10/13/2016 08:06 EDT | Updated 10/13/2016 08:49 EDT

Supreme Court To Hear B.C. Land-Claims Case That Predates Confederation

Williams Lake Indian Band is not seeking aboriginal title to the disputed lands, but it does want compensation.

OTTAWA — A British Columbia land-claims case that predates Confederation will be heard in the Supreme Court of Canada.

The court agreed Thursday to hear the case of the Williams Lake Indian Band, which claims the pre-Confederation colony of British Columbia and later the government of Canada failed in their legal obligations to prevent settlers from occupying village lands.

The Supreme Court of Canada has agreed to hear a British Columbia native band's land case involving alleged wrongdoing that dates back to before Confederation. (Photo: Sean Kilpatrick/The Canadian Press)

Williams Lake, with a population of about 11,000, is in central B.C., about 550 kilometres north of Vancouver.

The band is claiming village lands at the foot of Williams Lake, which includes the city's downtown core and its stampede grounds, where a major rodeo has been held for more than 90 years.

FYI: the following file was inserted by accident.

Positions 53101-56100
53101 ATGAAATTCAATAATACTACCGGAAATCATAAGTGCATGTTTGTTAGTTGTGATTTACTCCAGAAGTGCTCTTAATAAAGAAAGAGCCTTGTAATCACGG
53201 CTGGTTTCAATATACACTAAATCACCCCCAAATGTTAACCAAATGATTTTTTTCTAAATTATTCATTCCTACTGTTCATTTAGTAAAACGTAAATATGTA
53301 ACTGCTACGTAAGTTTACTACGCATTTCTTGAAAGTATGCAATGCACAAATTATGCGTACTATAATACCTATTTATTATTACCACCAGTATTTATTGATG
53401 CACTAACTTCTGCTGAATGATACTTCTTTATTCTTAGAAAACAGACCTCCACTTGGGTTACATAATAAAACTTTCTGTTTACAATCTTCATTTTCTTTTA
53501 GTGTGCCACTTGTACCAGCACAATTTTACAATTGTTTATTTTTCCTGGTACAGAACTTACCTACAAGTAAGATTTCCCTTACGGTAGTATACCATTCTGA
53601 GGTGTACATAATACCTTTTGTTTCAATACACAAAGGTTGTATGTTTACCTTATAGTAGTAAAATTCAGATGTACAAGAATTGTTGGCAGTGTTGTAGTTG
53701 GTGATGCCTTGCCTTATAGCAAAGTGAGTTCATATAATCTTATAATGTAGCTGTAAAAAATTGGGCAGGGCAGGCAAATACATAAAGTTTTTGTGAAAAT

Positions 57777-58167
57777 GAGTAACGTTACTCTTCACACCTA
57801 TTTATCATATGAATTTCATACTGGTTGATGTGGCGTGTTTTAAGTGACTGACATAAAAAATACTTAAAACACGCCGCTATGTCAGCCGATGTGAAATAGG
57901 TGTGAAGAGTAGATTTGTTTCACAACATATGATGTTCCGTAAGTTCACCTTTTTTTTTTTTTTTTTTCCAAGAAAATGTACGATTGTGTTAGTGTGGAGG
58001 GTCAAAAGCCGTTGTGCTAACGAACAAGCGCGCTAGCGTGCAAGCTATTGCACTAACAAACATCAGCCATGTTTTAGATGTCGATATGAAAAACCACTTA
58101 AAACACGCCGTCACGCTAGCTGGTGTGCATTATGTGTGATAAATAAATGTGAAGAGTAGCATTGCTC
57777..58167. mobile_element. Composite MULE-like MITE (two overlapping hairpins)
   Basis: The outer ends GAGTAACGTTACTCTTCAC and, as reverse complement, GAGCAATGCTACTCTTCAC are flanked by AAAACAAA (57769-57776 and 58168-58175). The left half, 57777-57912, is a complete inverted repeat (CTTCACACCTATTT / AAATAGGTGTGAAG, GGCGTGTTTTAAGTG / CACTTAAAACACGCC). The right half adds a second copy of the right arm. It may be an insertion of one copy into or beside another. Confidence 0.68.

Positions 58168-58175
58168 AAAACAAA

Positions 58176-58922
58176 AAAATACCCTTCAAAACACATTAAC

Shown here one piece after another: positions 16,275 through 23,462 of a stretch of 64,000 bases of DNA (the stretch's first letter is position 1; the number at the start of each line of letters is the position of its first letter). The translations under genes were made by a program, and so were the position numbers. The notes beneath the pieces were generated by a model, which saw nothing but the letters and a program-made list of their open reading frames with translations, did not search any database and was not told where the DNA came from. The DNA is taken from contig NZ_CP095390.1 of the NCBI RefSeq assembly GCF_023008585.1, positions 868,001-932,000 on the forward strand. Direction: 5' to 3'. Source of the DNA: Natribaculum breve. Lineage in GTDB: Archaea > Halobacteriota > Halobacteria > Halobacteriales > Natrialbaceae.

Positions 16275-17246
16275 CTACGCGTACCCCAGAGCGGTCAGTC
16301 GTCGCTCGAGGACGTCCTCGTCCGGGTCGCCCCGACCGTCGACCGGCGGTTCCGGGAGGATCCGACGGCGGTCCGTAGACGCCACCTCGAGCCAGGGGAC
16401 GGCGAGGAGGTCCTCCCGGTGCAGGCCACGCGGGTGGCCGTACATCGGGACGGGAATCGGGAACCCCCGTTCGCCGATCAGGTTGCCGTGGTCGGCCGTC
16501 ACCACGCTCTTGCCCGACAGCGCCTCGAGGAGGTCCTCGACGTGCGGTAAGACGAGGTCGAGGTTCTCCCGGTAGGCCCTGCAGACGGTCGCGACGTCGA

The band is not seeking aboriginal title to the disputed lands, but it does want compensation.

It has argued the colony failed to protect the bands land from being overtaken by settlers, and failed to recover the land that was unlawfully taken.

Canada failed to protect village lands after Confederation

Band Chief Ann Louie said Thursday that Canada continued to allow settlers to build on the village lands after B.C. joined Confederation in 1871.

Louie said successive band leaders and chiefs sought to resolve the land issue, arguing the colony of B.C. and Canada failed to enforce policies and laws when it came to protecting the band's village lands.

The band won a victory at the federal Specific Claims Tribunal in 2014.

The tribunal was created in 2008 and consists of judges. It cannot award land to First Nations but it can award compensation up to $150 million per claim.

The issue of compensation was not resolved in the tribunal decision on Williams Lake.

Earlier this year, the Federal Court of Appeal overturned the tribunal decision, saying it used a flawed principle and reached an unreasonable conclusion.

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